Telling Lies About MRIs
Plenty of people dislike the European Commission, but I have yet to see it suggested that Europe kills.
Once upon a time, to find out where blood went as it surged through the body, it was necessary to slice open living patients. This was a sad occurrence, entailing the risk of death, but nothing better was available. At the end of the 19th centaury, the discovery of X-rays let us see into living patients, permitting the better setting of bones and spotting of tumours. But x-rays aren’t terribly good for you: fortunately, there is a better way.
People are squishy things, largely composed of water, and water, as schoolchildren laboriously recite by rote, contains hydrogen. Hydrogen atoms behave like bells: wack ‘em, and they jingle all the way. So if we kick the bells with a sufficiently loud radio wave, they’ll sing back to us: more a cacophony than a symphony. But get a great big magnet, and you can change the note the bells ring at: the bigger the magnet, the higher the note. If the magnet were stronger in some places than others, the different notes would tell us where each of them are, and the loudness of the note how many there are. This idea, combined with delicate electronics, cunning bits of maths and a lot of trial and error netted its British inventor a share of the Nobel Prize in 2003. MRIs have been used to locate tumours, fix bad backs and map blood flow in the brain. Nearly a hundred million scans have been performed worldwide in the last 25 years.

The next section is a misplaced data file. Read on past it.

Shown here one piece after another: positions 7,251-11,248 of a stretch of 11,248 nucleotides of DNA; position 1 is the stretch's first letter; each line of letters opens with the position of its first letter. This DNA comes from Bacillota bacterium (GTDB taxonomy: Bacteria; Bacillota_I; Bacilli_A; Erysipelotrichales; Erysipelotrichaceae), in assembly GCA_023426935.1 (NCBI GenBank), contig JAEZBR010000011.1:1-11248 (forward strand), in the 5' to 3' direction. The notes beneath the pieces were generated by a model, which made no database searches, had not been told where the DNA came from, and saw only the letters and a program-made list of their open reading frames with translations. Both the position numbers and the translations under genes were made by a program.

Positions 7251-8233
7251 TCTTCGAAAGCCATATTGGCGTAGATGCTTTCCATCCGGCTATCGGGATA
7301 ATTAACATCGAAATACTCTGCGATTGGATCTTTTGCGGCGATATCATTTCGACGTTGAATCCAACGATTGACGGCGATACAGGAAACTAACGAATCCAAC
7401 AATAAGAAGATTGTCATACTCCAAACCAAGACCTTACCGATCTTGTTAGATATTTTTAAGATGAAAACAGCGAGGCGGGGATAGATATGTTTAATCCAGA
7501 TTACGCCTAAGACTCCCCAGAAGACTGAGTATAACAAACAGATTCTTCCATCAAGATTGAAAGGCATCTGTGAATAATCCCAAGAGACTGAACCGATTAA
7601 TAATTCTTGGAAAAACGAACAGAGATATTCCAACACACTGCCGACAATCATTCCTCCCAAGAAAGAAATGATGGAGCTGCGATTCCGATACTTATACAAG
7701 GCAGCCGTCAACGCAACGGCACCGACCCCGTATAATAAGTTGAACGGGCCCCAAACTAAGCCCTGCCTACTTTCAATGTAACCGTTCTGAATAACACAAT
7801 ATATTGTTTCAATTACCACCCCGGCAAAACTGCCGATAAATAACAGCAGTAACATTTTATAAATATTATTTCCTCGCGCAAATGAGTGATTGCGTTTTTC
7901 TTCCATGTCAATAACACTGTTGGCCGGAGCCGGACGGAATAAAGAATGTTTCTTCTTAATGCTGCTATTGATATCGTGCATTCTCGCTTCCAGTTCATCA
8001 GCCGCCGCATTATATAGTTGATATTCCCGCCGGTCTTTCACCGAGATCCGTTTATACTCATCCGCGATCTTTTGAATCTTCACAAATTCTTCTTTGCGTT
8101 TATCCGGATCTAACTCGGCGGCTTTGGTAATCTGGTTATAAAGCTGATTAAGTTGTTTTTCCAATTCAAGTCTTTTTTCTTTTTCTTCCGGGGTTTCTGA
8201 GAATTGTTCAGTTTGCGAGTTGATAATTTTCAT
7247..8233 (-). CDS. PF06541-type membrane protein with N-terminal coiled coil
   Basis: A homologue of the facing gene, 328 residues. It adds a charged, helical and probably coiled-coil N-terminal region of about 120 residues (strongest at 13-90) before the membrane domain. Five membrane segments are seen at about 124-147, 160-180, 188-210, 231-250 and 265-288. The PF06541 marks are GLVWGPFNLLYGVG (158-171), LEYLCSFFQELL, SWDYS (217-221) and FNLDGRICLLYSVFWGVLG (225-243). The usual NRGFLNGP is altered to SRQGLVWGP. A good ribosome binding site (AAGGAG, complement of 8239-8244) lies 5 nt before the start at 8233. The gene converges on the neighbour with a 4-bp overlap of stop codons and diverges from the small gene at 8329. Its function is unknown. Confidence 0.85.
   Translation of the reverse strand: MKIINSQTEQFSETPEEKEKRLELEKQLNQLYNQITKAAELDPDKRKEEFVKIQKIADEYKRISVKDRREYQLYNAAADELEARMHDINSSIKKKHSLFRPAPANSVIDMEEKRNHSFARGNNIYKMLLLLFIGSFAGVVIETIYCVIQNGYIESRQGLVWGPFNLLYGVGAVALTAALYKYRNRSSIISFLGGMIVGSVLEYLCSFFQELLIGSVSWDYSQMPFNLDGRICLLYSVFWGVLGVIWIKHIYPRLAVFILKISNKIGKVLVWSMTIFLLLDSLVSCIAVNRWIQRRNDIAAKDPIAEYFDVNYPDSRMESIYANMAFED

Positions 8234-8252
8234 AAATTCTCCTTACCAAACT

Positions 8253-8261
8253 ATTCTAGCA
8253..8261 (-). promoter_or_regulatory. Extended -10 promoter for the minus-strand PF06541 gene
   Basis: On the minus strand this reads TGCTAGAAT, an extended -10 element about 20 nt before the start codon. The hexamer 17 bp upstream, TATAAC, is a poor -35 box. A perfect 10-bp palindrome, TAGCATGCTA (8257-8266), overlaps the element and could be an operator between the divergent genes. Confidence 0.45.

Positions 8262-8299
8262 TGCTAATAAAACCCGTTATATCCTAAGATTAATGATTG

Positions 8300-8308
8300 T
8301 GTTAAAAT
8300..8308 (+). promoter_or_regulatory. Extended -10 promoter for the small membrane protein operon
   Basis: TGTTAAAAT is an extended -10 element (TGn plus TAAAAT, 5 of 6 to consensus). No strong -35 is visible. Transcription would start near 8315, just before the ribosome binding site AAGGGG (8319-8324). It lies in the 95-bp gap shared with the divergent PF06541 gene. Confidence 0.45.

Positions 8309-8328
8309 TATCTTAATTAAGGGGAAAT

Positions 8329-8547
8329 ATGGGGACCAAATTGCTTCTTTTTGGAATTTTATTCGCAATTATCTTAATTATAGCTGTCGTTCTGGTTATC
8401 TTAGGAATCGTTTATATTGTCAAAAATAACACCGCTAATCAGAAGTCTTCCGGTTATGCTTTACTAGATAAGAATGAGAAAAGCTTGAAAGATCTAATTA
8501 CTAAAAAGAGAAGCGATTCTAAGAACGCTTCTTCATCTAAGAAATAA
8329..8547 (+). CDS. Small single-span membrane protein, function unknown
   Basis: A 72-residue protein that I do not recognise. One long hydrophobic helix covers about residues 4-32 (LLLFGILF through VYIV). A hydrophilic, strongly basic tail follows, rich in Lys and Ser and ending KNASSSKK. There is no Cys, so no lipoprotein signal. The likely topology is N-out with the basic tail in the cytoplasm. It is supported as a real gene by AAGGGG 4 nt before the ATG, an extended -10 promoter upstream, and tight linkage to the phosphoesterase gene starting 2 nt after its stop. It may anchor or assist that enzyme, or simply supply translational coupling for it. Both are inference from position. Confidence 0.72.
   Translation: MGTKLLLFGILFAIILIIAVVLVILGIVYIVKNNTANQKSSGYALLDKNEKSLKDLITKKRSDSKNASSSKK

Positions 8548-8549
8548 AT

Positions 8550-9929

‘MRI operators are not begetting sinister, half-formed murderous mutants bent on world domination, unleashing global chaos and all the stock market disruption that this would entail.’
And yet the European Commission, via the agency of Physical Agents (Electromagnetic Fields) Directive, proposes to introduce entirely arbitrary levels of “exposure” for operators, seriously reducing the number of scans possible. This story surfaced in the press at the end of last year, and subsequently vanished without trace. The directive must be implemented in UK law by 2008, so the clock is ticking. Is this just the “Eurosceptic press” making a fuss about nothing, or have we a problem?